The names of 'rank' on the career don't seem to mean much more than as a label for the level.  That Guardsman working for the inquisiton will not suddenly get promoted to Sergeant based on killing some cultists with a group of secret agents, and that scum may not actauly be a lord of a gang somewhere.

 

As written, you start at roughly equal potential and are recruited away from whatever agency you once belonged, if any.  "You take the role of an Acolyte, a trainee investigator in the servce of a powerful Inquisitor..." and "In the earliest stages, you are little better than anyne else of the 41st Millenium.  You are merely one of the many scores of Acolytes recruited into the Inquisition."

Oh, I do agree about the rank names - but this is not what I meant. An Adeptus Arbites character is still an Adeptus Arbites character and thus pretty far removed from some lowly ganger. Regardless of his rank in the organization. This is similar when looking at the Ministorum or the Mechanicus. Not to mention an Adepta Sororitas character, at least if you're using BoM. Try telling a Rank 1 Battle Sister in Power Armour that she's not the Emperor's finest.

I still think it was bad to forego the Novice ranks for this particular class, but there you have it. And yes, I do believe future supplements to give other careers a similar "bump" in influence. Which I actually appreciate, for I was always more a friend of the idea that Dark Heresy should have started out with one player being the Inquisitor from the beginning. The whole idea of a bunch of lowlifes who somehow end up working for the Inquisition felt both wrong in terms of fluff (up until DH, Acolytes were always part of an Inquisitor's personal retinue) as well as somewhat limiting in terms of character progression, especially when you consider where the characters eventually end up. I'm not a friend of characters "rushing through the ranks" - both Rogue Trader as well as Deathwatch feel more compelling because the characters have already accumulated a certain amount of personal experience. Dark Heresy characters, on the other hand, feel like blank slates thrust into a role most of them were not prepared for, simply because they're still too fresh.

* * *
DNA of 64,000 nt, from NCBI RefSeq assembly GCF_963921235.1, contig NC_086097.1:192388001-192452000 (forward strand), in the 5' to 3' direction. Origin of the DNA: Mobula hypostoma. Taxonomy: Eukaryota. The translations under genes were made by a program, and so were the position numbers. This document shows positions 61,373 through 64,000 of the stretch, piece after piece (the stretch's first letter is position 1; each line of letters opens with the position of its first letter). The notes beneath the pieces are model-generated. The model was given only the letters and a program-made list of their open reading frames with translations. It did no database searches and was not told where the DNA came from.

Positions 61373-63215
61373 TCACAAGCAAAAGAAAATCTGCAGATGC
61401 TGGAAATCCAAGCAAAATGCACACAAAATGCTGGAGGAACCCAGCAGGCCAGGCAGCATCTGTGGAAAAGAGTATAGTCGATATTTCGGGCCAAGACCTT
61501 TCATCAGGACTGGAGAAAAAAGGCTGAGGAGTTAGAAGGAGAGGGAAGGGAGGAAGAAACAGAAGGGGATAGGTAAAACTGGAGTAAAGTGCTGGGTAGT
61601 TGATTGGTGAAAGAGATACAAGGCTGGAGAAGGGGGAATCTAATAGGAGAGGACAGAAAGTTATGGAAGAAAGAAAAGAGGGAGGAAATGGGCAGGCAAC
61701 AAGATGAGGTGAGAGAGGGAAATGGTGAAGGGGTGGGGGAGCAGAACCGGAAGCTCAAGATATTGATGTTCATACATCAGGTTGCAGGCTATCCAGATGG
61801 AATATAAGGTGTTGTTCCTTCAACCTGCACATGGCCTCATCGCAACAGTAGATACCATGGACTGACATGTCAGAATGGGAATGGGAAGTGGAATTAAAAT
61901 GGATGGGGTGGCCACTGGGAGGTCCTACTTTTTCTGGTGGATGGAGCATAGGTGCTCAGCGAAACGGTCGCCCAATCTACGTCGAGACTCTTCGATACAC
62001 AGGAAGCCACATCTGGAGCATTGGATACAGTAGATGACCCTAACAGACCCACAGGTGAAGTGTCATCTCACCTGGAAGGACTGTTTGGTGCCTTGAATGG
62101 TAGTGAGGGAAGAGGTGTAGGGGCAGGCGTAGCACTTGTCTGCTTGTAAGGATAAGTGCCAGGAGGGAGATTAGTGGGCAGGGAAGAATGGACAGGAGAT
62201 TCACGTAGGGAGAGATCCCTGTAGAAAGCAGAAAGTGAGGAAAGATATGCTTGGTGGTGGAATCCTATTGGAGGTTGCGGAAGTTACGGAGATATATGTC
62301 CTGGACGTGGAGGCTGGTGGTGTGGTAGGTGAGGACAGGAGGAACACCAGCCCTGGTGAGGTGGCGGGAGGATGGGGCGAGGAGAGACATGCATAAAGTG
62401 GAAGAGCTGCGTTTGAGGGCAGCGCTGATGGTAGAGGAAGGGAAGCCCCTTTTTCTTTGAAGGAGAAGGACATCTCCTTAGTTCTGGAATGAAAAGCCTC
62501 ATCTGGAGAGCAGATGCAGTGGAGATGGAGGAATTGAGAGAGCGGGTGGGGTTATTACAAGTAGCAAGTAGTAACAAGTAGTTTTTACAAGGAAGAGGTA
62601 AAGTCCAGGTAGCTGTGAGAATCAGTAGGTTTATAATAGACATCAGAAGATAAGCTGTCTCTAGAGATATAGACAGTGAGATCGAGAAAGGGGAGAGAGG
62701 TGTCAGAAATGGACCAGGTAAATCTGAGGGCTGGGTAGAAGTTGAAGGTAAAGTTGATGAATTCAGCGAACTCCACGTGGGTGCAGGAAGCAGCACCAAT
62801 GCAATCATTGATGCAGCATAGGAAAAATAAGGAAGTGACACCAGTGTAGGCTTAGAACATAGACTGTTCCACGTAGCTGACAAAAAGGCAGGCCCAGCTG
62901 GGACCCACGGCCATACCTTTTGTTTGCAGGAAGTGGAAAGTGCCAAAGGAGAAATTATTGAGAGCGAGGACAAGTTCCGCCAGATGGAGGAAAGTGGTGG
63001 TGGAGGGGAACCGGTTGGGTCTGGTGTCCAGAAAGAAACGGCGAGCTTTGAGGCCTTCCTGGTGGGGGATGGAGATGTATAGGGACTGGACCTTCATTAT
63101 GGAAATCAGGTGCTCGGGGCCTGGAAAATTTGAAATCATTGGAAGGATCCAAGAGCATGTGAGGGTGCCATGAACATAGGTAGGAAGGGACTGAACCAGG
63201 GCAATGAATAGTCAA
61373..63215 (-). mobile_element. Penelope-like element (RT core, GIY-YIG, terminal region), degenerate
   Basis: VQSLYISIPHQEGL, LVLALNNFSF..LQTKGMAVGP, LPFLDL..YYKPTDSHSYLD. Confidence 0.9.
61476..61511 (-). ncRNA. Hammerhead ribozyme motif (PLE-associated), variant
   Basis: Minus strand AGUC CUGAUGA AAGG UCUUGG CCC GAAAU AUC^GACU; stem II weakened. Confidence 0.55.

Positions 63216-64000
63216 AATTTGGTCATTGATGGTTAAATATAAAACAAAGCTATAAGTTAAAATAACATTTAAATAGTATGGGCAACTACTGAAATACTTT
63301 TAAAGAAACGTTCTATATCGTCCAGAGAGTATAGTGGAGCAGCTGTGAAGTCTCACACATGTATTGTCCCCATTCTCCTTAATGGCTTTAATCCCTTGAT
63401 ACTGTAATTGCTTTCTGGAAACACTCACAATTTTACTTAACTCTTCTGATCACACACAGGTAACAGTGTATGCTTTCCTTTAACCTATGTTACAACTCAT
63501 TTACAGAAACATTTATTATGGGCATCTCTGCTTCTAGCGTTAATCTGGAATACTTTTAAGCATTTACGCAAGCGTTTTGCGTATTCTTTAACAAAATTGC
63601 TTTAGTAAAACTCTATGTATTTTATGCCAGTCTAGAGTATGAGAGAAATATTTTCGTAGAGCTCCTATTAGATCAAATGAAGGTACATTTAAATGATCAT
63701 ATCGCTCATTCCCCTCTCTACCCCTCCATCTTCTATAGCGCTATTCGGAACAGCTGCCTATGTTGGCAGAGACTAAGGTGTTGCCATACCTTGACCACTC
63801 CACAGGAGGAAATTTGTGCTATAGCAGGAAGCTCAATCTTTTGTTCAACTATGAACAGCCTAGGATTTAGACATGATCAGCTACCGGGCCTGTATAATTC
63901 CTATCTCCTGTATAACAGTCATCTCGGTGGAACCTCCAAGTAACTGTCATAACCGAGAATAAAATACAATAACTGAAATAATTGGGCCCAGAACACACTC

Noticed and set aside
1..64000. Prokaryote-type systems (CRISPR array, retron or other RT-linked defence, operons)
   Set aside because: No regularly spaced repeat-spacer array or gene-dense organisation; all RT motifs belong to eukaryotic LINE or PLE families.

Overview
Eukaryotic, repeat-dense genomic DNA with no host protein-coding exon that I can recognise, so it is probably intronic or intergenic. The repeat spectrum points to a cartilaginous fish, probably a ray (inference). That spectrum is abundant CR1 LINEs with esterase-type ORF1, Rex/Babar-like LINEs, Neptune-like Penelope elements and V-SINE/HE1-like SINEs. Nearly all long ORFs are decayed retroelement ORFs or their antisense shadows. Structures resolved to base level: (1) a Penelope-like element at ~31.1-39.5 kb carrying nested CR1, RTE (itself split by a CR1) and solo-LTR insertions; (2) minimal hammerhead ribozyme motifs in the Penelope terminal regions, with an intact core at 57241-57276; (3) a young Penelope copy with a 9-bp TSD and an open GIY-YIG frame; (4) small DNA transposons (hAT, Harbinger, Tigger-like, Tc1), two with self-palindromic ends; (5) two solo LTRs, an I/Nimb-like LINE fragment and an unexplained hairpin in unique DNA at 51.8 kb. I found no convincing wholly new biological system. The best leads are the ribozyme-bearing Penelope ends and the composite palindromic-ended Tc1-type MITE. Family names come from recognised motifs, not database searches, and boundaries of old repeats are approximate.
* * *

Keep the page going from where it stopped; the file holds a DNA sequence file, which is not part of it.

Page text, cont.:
It's as if you had some Inquisitor walk through an alley and randomly point at people "You, you and you, consider yourself inducted. Welcome to the Inquisition."

Of course you can make up a somewhat more compelling story, but in the end the character truly is supposed to be a nobody, so it boils down to coincidence. You weren't picked because of your skills, you were picked just because you happened to be there.

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Lynata said:

Of course you can make up a somewhat more compelling story, but in the end the character truly is supposed to be a nobody, so it boils down to coincidence. You weren't picked because of your skills, you were picked just because you happened to be there.

To me, the start as a nobody is part of DH's charm- you get to start as the nobody and prove you're better than the rest.  As for how you get picked, you should show some kind of potential to get picked for service. I didn't get my job by sheer coincidence, I got it because someone had faith that I had the potential to do a good job at it.

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Starting out as a nobody is awesome - if it's in the right game. I simply never had this image of the Inquisition as being the kind of organization that picks nobodies. Hence me thinking about how awesome it would have been if DH would have been in the same level range as RT (5-12) and 1-8 covered by true low power games for "blank slates". Necromunda gang wars, Imperial Guard conscript campaigns, you name it. From there you could have been able to progress into the others, be it as experienced Arbitrators, Assassins or.Guardsmen having catched the eye of an Inquisitor or particularly skillful Scum and Adept managing to get picked up by a Rogue Trader...

Just another crazy idea, of course. It's not as if I couldn't work with what we have. But we all have our own visions. I'm just saying that the term "Inquisitorial Operative" conveyed a different idea than some guy armed with a stub revolver and leather jacket.